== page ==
Following a string of fairly jagged albums that pulled together punk, emo and mod influences, Dot Dash’s sound had a drastic overhaul on their 2018 LP ‘Proto Retro’. The rougher edges were smoothed out and in their place came some hugely melodic power pop. The bulk of the record’s tunes came with a 60s jangle as heard through a 90s filter, sometimes as if stumbling upon deep cuts from Teenage Fanclub; sometimes showing a massive love for Buffalo Tom. The musical changes were all for the better, since no matter where you dropped into the record, it was possible to hear something with huge hooks and a really positive feel.
The Morning Line’s 2019 LP, ‘North’, was an absolutely terrific album. Reawakening the sounds of ‘Girlfriend’ era Matthew Sweet, Soul Asylum’s best major label recordings and even a the productions of Sean Slade & Paul Q. Kolderie, it felt like a musical love letter to the 1990s. Retro, yet still somehow fresh, it’s melodic and jangly songs really captured the best of the band’s obvious talents.
Three years on, their first release for Justine Couvault’s Red On Red Records is another musical treat. A seven song collection, ‘Scene’ taps into the “mini album” format – something that seems to have been overlooked since the early 90s – which means there’s far less opportunity for the listener’s attention to wander, but still enough scope for a little variety along the way.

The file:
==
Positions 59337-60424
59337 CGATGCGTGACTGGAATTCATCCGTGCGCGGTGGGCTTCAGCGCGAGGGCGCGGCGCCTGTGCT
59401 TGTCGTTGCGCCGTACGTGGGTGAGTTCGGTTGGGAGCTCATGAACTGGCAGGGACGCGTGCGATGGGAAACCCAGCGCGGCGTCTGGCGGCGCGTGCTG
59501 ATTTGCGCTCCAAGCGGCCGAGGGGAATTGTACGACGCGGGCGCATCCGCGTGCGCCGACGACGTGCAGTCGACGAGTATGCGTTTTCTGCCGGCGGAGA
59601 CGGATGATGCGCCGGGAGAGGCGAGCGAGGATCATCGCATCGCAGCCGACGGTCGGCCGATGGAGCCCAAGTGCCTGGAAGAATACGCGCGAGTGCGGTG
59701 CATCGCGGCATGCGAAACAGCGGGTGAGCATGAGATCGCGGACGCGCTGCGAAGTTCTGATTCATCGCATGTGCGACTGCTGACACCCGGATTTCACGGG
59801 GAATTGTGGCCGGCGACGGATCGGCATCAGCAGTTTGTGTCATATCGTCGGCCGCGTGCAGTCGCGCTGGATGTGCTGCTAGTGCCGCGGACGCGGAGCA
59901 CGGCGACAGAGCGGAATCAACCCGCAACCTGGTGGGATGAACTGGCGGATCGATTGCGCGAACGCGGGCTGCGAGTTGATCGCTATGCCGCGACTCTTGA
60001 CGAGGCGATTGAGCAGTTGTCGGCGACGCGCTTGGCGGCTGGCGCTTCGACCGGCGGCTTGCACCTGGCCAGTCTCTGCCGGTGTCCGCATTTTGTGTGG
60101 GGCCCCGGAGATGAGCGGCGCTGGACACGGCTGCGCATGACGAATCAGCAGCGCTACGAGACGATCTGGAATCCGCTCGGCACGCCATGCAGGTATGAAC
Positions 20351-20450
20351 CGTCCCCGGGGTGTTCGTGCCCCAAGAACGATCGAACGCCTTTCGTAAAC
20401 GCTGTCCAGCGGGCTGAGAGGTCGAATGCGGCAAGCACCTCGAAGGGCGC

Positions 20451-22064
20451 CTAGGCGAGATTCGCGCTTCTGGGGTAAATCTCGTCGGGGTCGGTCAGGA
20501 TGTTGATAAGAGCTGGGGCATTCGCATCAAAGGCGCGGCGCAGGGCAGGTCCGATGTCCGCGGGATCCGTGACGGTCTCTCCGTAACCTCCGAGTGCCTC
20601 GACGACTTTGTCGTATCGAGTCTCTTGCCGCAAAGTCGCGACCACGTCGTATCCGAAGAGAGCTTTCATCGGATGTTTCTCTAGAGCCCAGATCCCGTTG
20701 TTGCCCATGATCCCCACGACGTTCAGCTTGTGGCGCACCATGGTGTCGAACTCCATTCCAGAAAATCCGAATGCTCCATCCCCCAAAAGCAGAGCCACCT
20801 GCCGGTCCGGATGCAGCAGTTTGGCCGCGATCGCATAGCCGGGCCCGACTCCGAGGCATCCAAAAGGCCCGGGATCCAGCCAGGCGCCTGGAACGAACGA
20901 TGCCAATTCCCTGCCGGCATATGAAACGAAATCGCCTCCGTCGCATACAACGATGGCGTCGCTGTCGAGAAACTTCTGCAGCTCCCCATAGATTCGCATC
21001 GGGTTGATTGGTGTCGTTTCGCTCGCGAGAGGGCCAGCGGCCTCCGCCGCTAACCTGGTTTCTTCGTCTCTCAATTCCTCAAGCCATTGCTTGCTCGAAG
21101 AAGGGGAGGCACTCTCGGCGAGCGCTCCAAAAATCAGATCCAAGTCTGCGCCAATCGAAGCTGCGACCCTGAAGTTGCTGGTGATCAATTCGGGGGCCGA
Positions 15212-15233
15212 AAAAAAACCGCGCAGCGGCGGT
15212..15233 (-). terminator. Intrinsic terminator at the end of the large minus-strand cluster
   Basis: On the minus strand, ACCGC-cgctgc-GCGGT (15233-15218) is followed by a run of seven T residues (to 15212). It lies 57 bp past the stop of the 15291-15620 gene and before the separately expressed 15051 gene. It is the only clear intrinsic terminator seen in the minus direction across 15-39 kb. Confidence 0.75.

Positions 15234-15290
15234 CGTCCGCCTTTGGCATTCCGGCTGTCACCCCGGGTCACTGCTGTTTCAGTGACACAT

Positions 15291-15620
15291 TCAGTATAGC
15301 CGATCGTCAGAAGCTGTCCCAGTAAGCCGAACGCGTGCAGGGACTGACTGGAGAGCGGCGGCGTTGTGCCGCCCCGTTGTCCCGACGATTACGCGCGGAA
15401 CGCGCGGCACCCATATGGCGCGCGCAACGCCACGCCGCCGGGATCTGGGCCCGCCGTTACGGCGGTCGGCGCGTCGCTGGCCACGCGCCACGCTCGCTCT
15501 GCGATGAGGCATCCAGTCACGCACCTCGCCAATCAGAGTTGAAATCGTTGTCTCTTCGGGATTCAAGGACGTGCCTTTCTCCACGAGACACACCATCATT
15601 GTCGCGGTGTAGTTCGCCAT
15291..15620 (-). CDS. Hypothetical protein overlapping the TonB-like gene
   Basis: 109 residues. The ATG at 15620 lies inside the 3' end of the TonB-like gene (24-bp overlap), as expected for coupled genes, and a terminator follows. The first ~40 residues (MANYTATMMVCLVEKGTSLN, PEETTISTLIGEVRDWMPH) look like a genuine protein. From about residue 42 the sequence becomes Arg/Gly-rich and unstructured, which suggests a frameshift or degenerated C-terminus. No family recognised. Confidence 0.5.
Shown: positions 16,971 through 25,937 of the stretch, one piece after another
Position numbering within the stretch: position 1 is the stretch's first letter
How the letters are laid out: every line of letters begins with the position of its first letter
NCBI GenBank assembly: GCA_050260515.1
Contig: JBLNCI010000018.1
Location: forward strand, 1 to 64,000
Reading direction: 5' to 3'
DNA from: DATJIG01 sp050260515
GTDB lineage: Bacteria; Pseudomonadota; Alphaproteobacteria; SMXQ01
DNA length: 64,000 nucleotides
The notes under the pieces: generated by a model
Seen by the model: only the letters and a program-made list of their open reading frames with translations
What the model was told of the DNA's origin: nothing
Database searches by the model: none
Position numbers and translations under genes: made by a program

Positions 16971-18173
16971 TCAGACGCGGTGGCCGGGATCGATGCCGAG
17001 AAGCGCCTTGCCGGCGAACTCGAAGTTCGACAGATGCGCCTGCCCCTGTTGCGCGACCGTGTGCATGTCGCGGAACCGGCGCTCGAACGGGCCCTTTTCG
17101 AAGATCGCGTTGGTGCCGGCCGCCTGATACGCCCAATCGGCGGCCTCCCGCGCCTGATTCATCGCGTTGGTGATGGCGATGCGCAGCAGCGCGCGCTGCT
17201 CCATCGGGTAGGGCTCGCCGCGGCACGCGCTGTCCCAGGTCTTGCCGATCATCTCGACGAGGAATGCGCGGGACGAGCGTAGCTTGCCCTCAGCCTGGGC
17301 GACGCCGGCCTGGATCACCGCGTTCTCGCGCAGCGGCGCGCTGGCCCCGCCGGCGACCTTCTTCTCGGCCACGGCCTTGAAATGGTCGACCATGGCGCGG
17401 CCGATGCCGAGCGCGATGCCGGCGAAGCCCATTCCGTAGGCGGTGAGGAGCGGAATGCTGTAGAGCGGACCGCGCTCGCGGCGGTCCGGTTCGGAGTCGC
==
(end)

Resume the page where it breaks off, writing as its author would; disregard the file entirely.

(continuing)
The Vice Rags’ 2017 EP, ‘Hope The Neighbours Are Lookin’’, was a wonderfully raucous affair. Its five songs drew from a few classic styles, taking in some full throttle garage rock (‘Shut Up & Love Me’), overdriven rock ‘n’ roll (‘Out On The Street’), and even massive love for The Replacements (‘One Heart’), each track cutting loose in a superbly trashy style. Their self-penned material showed a lot of spark, but it was a supercharged garage punk rendition of Little Richard’s ‘Lucille’ that suggested that this was a band who’d be able to go all out on their follow up release.
British punk band Al Pacinos Sister formed during the pandemic lockdown in 2021, but it wouldn’t be until the following year that they really exploded into life. Their ‘Trained In Karate’ and ‘DOGZ’ EPs (released in February and July of that year) marked their place as one of the UK’s noisiest underground bands. It almost immediately placed them alongside Pizzatramp and Socks On label mates Get The Fuck Out of Dodge – a role that the somewhat faceless act seemed to be taking very seriously.
Despite the global pandemic side lining most bands’ plans, Pavid Vermin made the best of the downtime, recording and releasing some great DIY punk straight from Glenn Robinson’s home studio. The resulting ‘Cutting Corners’ LP was, aside from one nasty lyrical faux pas, one of the greatest pop punk releases ever, and its timely follow-up – ‘The Beach Boys Never Surfed’ EP – suggested they’d be more future greatness from this one man project.